In: Film-Philosophy. Vol. 24, No.3, 2020. pp. 304-320.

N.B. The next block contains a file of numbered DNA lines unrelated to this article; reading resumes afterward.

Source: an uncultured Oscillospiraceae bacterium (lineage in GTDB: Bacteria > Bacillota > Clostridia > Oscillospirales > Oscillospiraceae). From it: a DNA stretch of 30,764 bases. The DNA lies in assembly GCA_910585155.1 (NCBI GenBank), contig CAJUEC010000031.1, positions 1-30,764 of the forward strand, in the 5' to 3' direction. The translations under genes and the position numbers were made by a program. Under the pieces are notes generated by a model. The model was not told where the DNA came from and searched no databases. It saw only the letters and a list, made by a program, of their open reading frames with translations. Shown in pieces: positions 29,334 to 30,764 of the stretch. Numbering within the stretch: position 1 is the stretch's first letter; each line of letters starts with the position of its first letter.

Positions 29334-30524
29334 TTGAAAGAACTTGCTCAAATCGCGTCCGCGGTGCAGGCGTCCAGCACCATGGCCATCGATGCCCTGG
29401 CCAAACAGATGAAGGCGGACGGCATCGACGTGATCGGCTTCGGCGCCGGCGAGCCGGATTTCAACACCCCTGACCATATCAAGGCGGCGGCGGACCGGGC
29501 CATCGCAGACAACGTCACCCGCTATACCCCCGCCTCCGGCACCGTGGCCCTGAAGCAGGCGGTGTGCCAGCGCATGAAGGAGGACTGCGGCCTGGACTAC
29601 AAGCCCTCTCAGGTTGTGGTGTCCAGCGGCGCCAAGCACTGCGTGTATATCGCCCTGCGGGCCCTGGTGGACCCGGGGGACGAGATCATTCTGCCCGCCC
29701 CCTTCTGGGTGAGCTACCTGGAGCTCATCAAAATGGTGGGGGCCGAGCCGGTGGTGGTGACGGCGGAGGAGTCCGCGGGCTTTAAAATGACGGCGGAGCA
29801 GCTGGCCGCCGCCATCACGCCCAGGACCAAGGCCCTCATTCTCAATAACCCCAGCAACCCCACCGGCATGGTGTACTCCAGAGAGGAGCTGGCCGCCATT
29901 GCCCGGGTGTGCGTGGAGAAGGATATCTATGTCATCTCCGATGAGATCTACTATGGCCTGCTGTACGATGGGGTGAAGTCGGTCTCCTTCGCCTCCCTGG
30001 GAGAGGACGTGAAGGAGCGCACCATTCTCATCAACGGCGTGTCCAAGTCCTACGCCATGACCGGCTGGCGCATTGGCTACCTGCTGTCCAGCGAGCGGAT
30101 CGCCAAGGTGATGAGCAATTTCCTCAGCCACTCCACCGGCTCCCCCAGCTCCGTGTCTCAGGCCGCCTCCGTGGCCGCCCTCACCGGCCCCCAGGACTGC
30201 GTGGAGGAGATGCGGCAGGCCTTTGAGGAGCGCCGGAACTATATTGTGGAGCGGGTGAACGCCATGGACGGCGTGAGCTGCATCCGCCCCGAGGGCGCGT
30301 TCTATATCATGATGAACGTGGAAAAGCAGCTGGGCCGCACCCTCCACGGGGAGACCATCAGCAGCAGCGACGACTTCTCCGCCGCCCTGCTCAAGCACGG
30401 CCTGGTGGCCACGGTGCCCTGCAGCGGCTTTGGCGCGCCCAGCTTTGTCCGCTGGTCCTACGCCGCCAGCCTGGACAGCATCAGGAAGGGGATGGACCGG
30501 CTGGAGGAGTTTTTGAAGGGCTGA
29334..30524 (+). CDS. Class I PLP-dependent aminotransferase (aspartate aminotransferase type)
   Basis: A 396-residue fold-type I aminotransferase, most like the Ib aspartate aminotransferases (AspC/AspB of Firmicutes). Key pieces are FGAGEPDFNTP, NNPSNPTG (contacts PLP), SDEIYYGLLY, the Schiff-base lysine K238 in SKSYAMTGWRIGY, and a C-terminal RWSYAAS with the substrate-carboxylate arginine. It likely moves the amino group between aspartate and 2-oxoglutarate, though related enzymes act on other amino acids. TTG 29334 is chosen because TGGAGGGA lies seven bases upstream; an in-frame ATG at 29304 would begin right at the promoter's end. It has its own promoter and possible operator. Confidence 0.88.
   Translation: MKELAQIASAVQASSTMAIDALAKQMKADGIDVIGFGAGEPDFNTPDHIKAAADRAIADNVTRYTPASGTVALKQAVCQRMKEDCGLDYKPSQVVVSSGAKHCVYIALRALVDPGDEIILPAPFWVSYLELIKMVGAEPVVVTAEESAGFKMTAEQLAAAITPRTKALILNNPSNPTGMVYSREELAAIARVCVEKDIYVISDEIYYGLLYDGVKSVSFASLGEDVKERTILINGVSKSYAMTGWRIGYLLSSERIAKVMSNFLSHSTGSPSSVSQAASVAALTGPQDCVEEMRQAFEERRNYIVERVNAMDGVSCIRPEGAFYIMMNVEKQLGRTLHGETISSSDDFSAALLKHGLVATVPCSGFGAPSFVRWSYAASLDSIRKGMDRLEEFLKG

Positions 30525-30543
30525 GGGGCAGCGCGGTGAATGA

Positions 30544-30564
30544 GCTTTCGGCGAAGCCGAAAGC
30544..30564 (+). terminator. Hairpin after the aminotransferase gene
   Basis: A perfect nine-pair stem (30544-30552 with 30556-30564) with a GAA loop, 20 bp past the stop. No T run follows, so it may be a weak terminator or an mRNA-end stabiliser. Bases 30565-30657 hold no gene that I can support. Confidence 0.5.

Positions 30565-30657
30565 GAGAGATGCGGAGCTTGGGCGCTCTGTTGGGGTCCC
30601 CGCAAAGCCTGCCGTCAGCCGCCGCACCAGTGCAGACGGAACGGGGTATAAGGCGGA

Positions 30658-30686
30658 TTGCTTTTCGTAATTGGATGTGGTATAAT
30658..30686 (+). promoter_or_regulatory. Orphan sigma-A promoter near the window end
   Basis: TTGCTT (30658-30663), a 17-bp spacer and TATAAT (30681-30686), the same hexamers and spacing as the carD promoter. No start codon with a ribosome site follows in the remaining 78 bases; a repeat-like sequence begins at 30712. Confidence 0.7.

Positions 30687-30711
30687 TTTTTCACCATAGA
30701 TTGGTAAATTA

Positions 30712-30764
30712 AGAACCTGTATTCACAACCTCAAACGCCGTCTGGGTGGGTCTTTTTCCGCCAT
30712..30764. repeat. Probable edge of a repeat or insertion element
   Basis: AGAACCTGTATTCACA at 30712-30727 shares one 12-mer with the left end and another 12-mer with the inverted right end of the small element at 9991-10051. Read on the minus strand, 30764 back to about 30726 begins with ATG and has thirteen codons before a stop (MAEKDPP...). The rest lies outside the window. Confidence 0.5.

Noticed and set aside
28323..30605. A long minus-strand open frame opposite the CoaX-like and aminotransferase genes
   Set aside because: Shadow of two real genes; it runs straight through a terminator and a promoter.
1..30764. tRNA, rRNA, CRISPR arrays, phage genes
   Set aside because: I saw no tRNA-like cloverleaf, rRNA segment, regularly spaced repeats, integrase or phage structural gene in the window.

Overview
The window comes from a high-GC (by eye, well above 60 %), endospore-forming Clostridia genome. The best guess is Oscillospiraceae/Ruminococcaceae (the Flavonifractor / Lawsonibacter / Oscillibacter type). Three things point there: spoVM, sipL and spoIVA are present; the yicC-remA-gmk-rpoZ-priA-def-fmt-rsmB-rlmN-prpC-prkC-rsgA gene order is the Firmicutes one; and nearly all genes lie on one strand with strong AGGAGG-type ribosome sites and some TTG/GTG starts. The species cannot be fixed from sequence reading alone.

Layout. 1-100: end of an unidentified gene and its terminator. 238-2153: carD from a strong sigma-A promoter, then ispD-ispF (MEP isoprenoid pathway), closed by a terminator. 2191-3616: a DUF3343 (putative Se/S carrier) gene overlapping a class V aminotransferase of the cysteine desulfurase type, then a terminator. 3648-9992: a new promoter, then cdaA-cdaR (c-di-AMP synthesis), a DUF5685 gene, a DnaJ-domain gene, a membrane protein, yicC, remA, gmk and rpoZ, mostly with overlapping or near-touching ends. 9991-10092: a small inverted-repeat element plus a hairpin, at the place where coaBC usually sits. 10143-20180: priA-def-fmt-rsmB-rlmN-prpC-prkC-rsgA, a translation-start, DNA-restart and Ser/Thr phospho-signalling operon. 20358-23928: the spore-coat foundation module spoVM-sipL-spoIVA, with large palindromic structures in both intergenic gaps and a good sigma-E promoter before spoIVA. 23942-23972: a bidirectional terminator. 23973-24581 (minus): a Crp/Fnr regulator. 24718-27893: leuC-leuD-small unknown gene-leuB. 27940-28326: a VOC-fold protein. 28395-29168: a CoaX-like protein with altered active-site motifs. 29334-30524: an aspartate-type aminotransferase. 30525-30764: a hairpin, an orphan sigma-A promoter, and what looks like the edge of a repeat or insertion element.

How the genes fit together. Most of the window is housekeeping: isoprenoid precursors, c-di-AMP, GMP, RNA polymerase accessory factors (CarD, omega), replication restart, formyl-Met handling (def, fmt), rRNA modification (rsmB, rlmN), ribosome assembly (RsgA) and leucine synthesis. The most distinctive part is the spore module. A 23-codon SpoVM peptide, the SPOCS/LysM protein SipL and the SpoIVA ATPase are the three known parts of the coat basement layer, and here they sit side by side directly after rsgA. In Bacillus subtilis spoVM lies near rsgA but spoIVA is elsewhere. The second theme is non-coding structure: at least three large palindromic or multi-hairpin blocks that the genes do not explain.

This article tries to shed light on the multiple, but underrated pleasures of the heist film – a genre that has attracted numerous major directors from Jean-Pierre Melville and Stanley Kubrick to Michael Mann and Steven Soderbergh, but has received limited scholarly attention. I approach the genre from a, broadly, philosophical perspective and draw on thinkers such as Peter Sloterdijk, Georg Simmel, Paul Souriau and Bruno Latour to argue that their emphasis on (1) skillful action and kinaesthetic empathy, (2) smooth transgression of boundaries and (3) well-functioning social collaboration and we-connection, the genre’s best exemplars satisfy, in fictional and quasi-utopian form, a number of real-life desires.